I have said this many times: in order for me to truly love a book, television show, or movie, I have to truly care about the characters and feel what they feel. Ms. Bittner makes me feel that as a reader. I felt every emotion of every character, good and bad, in Sweet Prairie Passion.

Zeke and Abbie make up one of the strongest hero and heroine combinations I have ever read. I never felt as though I was reading a book. I felt as though I was watching Zeke and Abbie’s lives playing out in front of me, and that is something that only the truly great authors can make me feel. That’s Sweet Prairie Passion.


As much as I love Ms. Bittner’s writing style, there are two parts of her writing-which happens in every book I’ve read by her–that really annoy me:

#1. Violence Against Women

In every one of Ms. Bittner’s books, including Sweet Prairie Passion, the heroine–and sometimes the female supporting characters–are subjected to physical and sexual abuse. In Sweet Prairie Passion, for example, Abbie is beaten and nearly raped twice. The violence really doesn’t advance the story.

#2. Dichotomy

While Ms. Bittner’s heroines are very strong emotionally, they aren’t as strong in other areas. Once again, in every book, Ms. Bittner places her heroines in some form of peril, which leads to the hero having to rescue them. It reminds me too much of the old “Popeye” cartoons where Olive Oyl is constantly needing Popeye to save her.


Ms. Bittner’s love scenes are descriptive enough to let a reader know what is going on, but not graphic enough to be exciting.


In addition to the violence mentioned above, there are multiple scenes of assault and killing. Most of the violence is not graphic in this book; Ms. Bittner’s later books in the series are more graphically violent.

Bottom Line on Sweet Prairie Passion

If one wants to read books to make themselves forget about what’s going on in the world, Ms. Bittner is not your author. However, if you love books that will stir your emotions-good and bad-and leave you feeling as if you’ve been on a roller coaster, books like Ms. Bittner’s Sweet Prairie Passion will be your jam.

5 Stars


Where the mountains reared up to kiss the sky, where the land stretched out to a vast, distant sea — that’s where Abigail Trent was heading. But the moment the spirited lovely girl set eyes on the handsome Cheyenne brave, she instantly knew that no life was worth living if it wasn’t by the side of the Indian scout.

Together they fought nature’s violence on the harsh, unmapped plains; together explored their passion on the stark, hostile frontier. And as they journeyed westward through America’s endless forests and fertile acres, their desire deepened into love. A forbidden dream blossomed into a courageous vision, and they set out to forge a destiny of their own!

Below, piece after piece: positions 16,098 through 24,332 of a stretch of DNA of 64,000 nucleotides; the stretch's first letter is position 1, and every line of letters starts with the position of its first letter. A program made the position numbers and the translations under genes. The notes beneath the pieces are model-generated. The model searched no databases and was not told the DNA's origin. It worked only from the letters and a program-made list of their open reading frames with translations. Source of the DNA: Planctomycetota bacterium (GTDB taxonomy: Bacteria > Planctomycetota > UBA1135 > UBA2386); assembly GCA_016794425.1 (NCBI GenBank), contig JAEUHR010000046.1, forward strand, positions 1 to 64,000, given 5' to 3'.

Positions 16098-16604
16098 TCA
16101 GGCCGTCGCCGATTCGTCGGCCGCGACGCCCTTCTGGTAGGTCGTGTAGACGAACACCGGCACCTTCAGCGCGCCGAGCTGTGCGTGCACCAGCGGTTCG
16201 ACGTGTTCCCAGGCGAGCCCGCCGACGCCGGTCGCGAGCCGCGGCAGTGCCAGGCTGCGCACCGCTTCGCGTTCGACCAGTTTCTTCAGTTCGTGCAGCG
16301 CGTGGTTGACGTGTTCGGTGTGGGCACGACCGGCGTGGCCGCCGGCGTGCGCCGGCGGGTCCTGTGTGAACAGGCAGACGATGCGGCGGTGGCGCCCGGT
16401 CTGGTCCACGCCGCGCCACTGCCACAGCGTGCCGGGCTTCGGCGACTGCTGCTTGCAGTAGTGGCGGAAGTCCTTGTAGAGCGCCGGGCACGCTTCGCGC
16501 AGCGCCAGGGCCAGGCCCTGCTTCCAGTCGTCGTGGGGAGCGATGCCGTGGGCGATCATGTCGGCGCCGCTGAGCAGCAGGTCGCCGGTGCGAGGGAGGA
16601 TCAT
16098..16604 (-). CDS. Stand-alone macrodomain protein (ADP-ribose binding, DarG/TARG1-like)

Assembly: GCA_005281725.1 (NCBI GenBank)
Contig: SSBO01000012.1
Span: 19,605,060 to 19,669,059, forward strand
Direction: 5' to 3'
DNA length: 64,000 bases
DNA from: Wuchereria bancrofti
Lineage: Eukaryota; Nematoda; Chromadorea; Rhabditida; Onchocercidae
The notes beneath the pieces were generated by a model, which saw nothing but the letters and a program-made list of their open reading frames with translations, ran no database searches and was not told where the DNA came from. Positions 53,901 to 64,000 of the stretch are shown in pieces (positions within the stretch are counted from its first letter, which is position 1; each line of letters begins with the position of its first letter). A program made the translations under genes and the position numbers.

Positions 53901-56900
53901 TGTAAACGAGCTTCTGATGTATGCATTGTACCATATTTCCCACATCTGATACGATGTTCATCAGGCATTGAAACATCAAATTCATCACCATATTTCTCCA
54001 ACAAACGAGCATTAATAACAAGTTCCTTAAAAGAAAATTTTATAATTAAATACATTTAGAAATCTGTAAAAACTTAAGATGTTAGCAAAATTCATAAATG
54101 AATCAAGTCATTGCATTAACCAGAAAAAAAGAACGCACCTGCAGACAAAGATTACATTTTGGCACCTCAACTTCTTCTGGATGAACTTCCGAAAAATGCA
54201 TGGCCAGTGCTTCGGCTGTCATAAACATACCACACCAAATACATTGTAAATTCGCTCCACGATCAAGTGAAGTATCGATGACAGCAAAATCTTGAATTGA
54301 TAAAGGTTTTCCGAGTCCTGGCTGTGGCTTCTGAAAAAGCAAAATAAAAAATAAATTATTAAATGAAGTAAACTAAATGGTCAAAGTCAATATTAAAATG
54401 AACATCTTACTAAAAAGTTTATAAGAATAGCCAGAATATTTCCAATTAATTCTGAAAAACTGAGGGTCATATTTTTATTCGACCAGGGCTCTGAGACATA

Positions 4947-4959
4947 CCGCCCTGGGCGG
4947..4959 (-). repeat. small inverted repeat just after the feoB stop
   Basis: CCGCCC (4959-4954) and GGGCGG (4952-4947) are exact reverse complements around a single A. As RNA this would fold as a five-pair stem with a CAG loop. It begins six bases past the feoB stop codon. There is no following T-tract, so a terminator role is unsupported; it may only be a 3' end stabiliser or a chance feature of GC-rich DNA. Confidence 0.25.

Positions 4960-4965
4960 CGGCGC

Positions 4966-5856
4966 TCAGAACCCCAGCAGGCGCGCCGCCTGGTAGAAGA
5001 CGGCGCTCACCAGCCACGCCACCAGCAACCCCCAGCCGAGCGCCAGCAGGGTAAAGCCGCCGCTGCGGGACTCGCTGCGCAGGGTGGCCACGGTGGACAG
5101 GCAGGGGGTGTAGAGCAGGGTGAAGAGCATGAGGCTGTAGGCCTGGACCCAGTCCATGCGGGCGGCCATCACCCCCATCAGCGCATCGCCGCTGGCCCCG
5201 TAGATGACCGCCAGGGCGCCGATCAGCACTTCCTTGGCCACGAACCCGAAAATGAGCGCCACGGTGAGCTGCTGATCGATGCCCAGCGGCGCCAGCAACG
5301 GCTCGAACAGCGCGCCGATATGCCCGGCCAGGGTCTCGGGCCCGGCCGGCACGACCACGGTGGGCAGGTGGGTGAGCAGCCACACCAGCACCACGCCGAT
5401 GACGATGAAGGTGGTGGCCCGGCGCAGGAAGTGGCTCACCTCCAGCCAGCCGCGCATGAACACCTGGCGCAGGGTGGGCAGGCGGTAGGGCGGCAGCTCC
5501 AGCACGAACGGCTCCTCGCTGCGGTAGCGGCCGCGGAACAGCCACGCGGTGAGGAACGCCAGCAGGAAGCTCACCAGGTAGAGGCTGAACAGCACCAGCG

Authors We Have a Love/Hate Relationship With #1

(Here, in this first of a new series where we discuss authors we have a love/hate relationship with, Blue Falcon addresses his thoughts about historical romance author Rosanne Bittner.)

Rosanne Bittner

The Outlaw Hearts, Rosanne Bittner, Bantam, 1993, H. Tom Hall cover artist

Many readers have authors they love to read. Some have authors whose work they hate. Still others, however, have authors whose work they love but may also have issues with. One such author for me is Rosanne Bittner.

Throughout her lengthy career (Mrs. Bittner’s book was published in 1983, and she is still active and prolific today), Mrs. Bittner has published 68 books. Among those are the series “Savage Destiny” (7 books), “Outlaw Hearts” (6 books), “High Lonesome” (3 books), and the “Mystic Indian,” “American West,” “Bride,” and “Blue Hawk” trilogies.

Multiple publishers have printed her works, such as Zebra/Kensington, Sourcebooks, and Warner Books. The great majority of her works are set in the American West, circa 19th century, and many feature fully or half-Native American protagonists.

What I Love About Her Work:

I write this frequently when I write reviews: when I read a book, I want to feel like I am not reading words on a page or screen. I want to feel like these characters are real people, and I observe their lives. In my decades of reading, very few, if any, authors do that. Mrs. Bittner is one of them.

For me, reading one of Mrs. Bittner’s is like being on the world’s extreme roller coaster. I feel her characters’ pain and every emotion in between. An example of one of her great works is Sweet Prairie Passion, which I’ve reviewed previously.

Sweet Prairie Passion, Rosanne Bittner, Zebra, 1983, cover artist TBD

Where I Have Issues with Her Work:

While I love Mrs. Bittner’s work, here are two issues that come up constantly in her books that are sources of irritation. 

Issue #1: Her Books Are Parochial and Patriarchal 

Mrs. Bittner’s heroines are incredibly strong emotionally; they have to endure all they do (more on that later). Although her heroines are strong emotionally, they aren’t in other ways. Mrs. Bittner’s heroines are emotionally, financially, mentally, and physically dependent on the heroes or supporting male characters.

I have yet to read a book by Mrs. Bittner where the heroine has a job (in the interest of fairness, employment possibilities for women were significantly less than they are today), nor are they financially independent.

In two of her books, Arizona Bride and Sweet Mountain Magic, the heroine is an heiress, but the money wasn’t through her efforts, but those of her male relatives. As a result, the heroine is almost entirely emotionally and financially dependent on the hero or other men, which dovetails into issue #2.

Sweet Mountain Magic, Rosanne Bittner, Zebra, 1990, cover artist John Ennis

Issue #2: Extreme Misogyny

In EVERY book I’ve read, I’ve Mrs. Bittner, the heroine-and frequently other female characters-is subjected to emotional, mental, physical, and sexual abuse. While I understand that violence against women occurs every day around the world, it feels to me that the only purpose of the violence in her books is to give the hero carte blanche to kill someone–or many someones–sometimes in graphic ways.

I don’t also have a problem with this–I very much want villains in books to suffer as much, if not more, pain than they’re putting upon their victims–but the level of violence against women in Mrs. Bittner’s feels heavily gratuitous. 

Bottom Line:

I am a huge fan of Mrs. Bittner’s. She is in my top 10 all-time favorite authors, but I do have issues with parts of her work.